Road Cycling Safety
by Jen Schmidt, PT, DPT, OCS
From the time we were children, bicycles have been a fun, pure and healthy way to engage in physical activity and commute from point A to point B. Most everyone remembers their very first “big kid” bike, and that feeling of flying down a hill with not a single care in the world – at least not in that moment. Bicycles are a symbol of our childhoods, and increasingly for many of us, our adulthoods.
Each year, there is a growing number of bicyclists, ranging anywhere from commuters to weekend warriors to competitive athletes. When I was a kid growing up on a farm, my main objective for the bicycle was to go somewhere faster than I could walk and see things that I was unable to see otherwise. It was a source of freedom, independence and exploration. As time passed, it became a tool for a mental and physical escape during college, and eventually, cycling turned into a competitive sport where much reward was gained from pushing to the limits of aerobic fitness. Many share a similar timeline with cycling, while others may look to bicycling strictly for commuting, family fun or maintaining health.
Whatever your story, your background, one thing is common – and paramount – amongst all people who ride a bike: safety. Everyone has heard the adage “it’s not if, but when.” Specifically, I am talking about cycling on the road with our four-wheeled counterparts. And it is true: there will be a time where you, or someone you know is involved (or nearly involved) in a collision with a motorist. Yes, wearing a helmet and following the rules of the road are of utmost importance and should never be compromised or abandoned. However, avoiding an accident in the first place should be the main objective.
Unfortunately, an accident with another driver is not always in our control; but being cognizant of the most common types of bicycle-car collisions can help us to ride defensively and ultimately decrease our chances of injury, or worse.
The most common collision with a motorist happens when a cyclist is headed straight and a car is turning right, onto the same trajectory of the bike. Either the car collides with the cyclist, or the cyclist is unable to stop and slams into the car. As the cyclist, you must always be aware of your surroundings; when this situation presents itself to you, move further left if safe to do so, slow down in advance, and look the driver in the eye. If you are unsure whether or not the driver has seen you, wave your arm. Wearing a headlight (yes, even in the day), bright colors, and/or adding a small bell to your bike can help.
Another common collision happens when a cyclist is struck by the sudden opening of a parked car’s door. Believe it or not, this is very common and can cause fatalities. Tip: to avoid this scenario, ride to the left, about the width of a car door, when passing parked cars on your right. Make sure not to swerve in and out of the bike lane; stay consistent and predictable. The cars behind you are legally supposed to share the road with you, and this scenario is no exception. When it is appropriate, such as at intersections or in more congested/urban areas, do not hug the curb. This makes you less visible, and encourages some drivers to forget that you are, in fact, entitled to the same road they are driving on. Drivers sometimes assume you can stop quickly or that “the bike can wait.” Do not lend yourself to this vulnerability.
Other common types of car-bike accidents happen with a car is making a left turn, right in front of an oncoming cyclist.. Again, the driver may not see you or they might assume you are leisurely plugging away at 8 mph. Not true for most cyclists. To avoid this, DO NOT RIDE ON THE SIDEWALK (unless absolutely necessary and for very short distances). Motorists will often scream “SIDEWALK!”(followed by some other choice words) to cyclists riding on the road; this is illegal and completely unsafe. The speeds are entirely too fast, even at a leisure pace, for a sidewalk and can cause injuries and fatalities. Slowing down at intersections can also help immensely.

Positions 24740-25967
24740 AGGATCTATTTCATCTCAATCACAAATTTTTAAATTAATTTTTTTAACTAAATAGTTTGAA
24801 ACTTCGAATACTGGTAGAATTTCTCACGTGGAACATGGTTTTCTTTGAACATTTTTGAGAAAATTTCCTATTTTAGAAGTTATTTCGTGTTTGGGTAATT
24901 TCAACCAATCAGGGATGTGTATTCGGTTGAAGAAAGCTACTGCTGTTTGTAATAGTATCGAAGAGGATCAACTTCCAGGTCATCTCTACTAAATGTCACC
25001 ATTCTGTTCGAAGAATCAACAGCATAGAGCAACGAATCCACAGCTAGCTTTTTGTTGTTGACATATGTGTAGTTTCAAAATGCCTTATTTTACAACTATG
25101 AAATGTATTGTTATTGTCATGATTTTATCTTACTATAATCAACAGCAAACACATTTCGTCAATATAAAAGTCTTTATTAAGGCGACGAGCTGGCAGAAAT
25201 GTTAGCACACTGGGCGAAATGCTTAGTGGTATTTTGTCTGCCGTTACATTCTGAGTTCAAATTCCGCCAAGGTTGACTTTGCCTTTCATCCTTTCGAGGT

Being hit from behind is a common fear among cyclists but actually only comprises about 3.8% of all collisions (source: bicyclinglife.com). This risk can be minimized by wearing bright, reflective clothing – even during the day – and by assuming a predictable riding style.
To summarize, and to add a few more general tips, here are some of the basics of bicycle safety on the road:
1. Wear bright reflective clothing, even in the day time hours
2. Wear a blinky light or headlamp, no matter the time of day you are riding
3. Avoid wearing headphones, at least not in both ears
4. Slow down at intersections
5. Look drivers in the eye when a potentially dangerous situation might ensue; be sure they see you
6. Be predictable, and, signal your turns
7. Always look behind you or in a mirror before veering/swerving left into the lane of traffic
8. Do not ride on the sidewalk
9. Wave your arms if you are unsure of your visibility, especially at intersections or with cars turning right, into your lane
10. When appropriate, do not hug the curb too much; leave yourself some space to veer into if necessary; be visible (do not do this on fast or rural roads!)
11. ALWAYS wear a headlamp and a rear light when riding at night
12. Wear. A. Helmet. Always.
13. Follow the rules of the road, as if you were driving a car
14. Ride defensively: like every driver is on a cell phone, not paying attention, on drugs (a common habit as of late); never give a driver the benefit of the doubt when it comes to your life!
Please do not take chances; bicycling is a healthy, fun, enjoyable way to achieve a wide variety of objectives. Let’s keep our community strong, fit, healthy, and SAFE. You take a risk every time you climb onto your bicycle: do your part to keep yourself and others as safe as possible.